How do I make bevel cuts to form a ring with 2x4's?

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    Are you asking what formula calculates the angles or what software Michael Karas used to make the picture?
    – fixer1234
    Jul 20 '17 at 4:45
  • I only now realized that this particular post has one question in the title and a completely different question in the body. I answered the question in the body, obviously. The question in the title might belong in the Software Recommendations SE, yes?
    – fred_dot_u
    Jul 20 '17 at 18:14
  • "what program did you use?" ... meat Jul 21 '17 at 10:06

The number of facets (sides) for your ring will determine how to perform the cuts necessary to make the ring.

For example, one can consider a square formed from 2x4s to be a ring. Each cut would be half of the 90° angle at the corners, or 45° set on the miter saw.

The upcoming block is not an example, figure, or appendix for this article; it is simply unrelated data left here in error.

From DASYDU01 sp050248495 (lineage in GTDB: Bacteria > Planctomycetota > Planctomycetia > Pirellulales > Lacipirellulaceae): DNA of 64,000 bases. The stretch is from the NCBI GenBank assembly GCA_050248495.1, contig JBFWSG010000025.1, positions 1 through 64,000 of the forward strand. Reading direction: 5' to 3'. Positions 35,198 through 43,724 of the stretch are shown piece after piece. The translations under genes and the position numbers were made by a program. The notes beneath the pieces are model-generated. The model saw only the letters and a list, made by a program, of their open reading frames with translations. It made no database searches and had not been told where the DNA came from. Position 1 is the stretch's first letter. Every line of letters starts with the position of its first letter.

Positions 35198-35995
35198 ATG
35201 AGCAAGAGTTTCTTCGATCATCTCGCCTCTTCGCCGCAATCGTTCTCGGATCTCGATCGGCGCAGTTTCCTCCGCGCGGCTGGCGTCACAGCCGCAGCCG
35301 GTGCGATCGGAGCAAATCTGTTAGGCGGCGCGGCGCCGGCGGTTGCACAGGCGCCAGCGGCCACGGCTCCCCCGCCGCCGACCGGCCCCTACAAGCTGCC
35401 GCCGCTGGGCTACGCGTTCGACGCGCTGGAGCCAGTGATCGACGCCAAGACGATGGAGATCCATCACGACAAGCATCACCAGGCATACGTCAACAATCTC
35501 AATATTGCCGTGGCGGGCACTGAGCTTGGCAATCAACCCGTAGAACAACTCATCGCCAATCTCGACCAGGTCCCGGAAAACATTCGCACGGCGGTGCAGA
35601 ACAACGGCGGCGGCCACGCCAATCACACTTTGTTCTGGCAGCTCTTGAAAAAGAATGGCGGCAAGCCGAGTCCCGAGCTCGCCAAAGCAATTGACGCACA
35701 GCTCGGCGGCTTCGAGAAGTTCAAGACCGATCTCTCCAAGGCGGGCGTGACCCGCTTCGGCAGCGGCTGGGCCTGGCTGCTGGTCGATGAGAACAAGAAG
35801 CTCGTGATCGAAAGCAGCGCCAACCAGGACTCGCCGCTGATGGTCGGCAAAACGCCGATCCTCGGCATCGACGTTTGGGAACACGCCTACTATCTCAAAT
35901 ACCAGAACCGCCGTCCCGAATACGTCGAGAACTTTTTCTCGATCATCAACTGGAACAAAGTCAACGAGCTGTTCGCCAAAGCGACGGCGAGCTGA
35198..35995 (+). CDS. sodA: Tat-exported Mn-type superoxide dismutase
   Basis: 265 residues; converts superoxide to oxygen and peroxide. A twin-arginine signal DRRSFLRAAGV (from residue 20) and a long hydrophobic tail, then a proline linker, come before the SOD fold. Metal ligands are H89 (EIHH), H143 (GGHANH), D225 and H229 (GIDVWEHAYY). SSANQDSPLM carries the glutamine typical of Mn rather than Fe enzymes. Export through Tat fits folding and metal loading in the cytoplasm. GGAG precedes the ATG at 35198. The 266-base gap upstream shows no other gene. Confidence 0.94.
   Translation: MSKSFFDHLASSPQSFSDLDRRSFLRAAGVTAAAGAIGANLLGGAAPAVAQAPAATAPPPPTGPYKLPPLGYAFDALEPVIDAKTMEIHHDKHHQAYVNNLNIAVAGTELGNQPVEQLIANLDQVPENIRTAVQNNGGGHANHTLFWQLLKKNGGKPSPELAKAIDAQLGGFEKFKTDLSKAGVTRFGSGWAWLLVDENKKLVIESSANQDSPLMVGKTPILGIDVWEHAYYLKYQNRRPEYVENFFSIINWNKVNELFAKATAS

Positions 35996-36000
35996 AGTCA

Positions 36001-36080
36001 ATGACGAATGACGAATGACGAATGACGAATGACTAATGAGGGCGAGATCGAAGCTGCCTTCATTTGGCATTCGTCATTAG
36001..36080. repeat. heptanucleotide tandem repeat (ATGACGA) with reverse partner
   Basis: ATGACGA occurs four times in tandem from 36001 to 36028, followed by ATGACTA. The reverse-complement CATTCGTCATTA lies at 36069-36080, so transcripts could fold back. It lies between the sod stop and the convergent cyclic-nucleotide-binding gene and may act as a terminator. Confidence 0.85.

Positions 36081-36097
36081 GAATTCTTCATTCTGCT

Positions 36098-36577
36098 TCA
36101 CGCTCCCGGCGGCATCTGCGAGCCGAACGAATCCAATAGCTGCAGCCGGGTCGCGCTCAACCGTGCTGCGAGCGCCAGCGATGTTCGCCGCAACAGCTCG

Jumping to double the above, a 22.5° cut on eight pieces will give you an octagon, 11.25° will give you a sixteen facet ring.

If threes are your thing, a triangle needs 30° cuts to make the 60° joining, while a hexagon with 120° angles will magically appear when your cuts are 60° on the saw.

Going another step to 12 sides means a cut at 75°, or 15° from square to the end.

The math is pretty simple.

360 divided by number of sides = interior angle. interior angle divided by 2 = cutting angle.

Be aware that it's important to track which side of the lumber is "outside" as flipping the wood incorrectly will result in a parallelogram instead of a trapezoid.

  • I chuckled at your final suggestion. A person is smoking something pretty good to make that mistake (and probably shouldn't be operating power tools).
    – isherwood
    Jul 20 '17 at 0:34
  • I'm not a smoker, but have managed to pay attention insufficiently enough to have to recalculate my stock supply for a specific project on occasion and/or purchase more.
    – fred_dot_u
    Jul 20 '17 at 0:58

This would depend on what size of a ring, as well as how round you want it to be. Shorter pieces of wood, cut at smaller angles, would give you a more round ring, longer pieces of wood at a greater angle would give you a less round ring. Changing the angle would change the size of the ring as well as the roundness.

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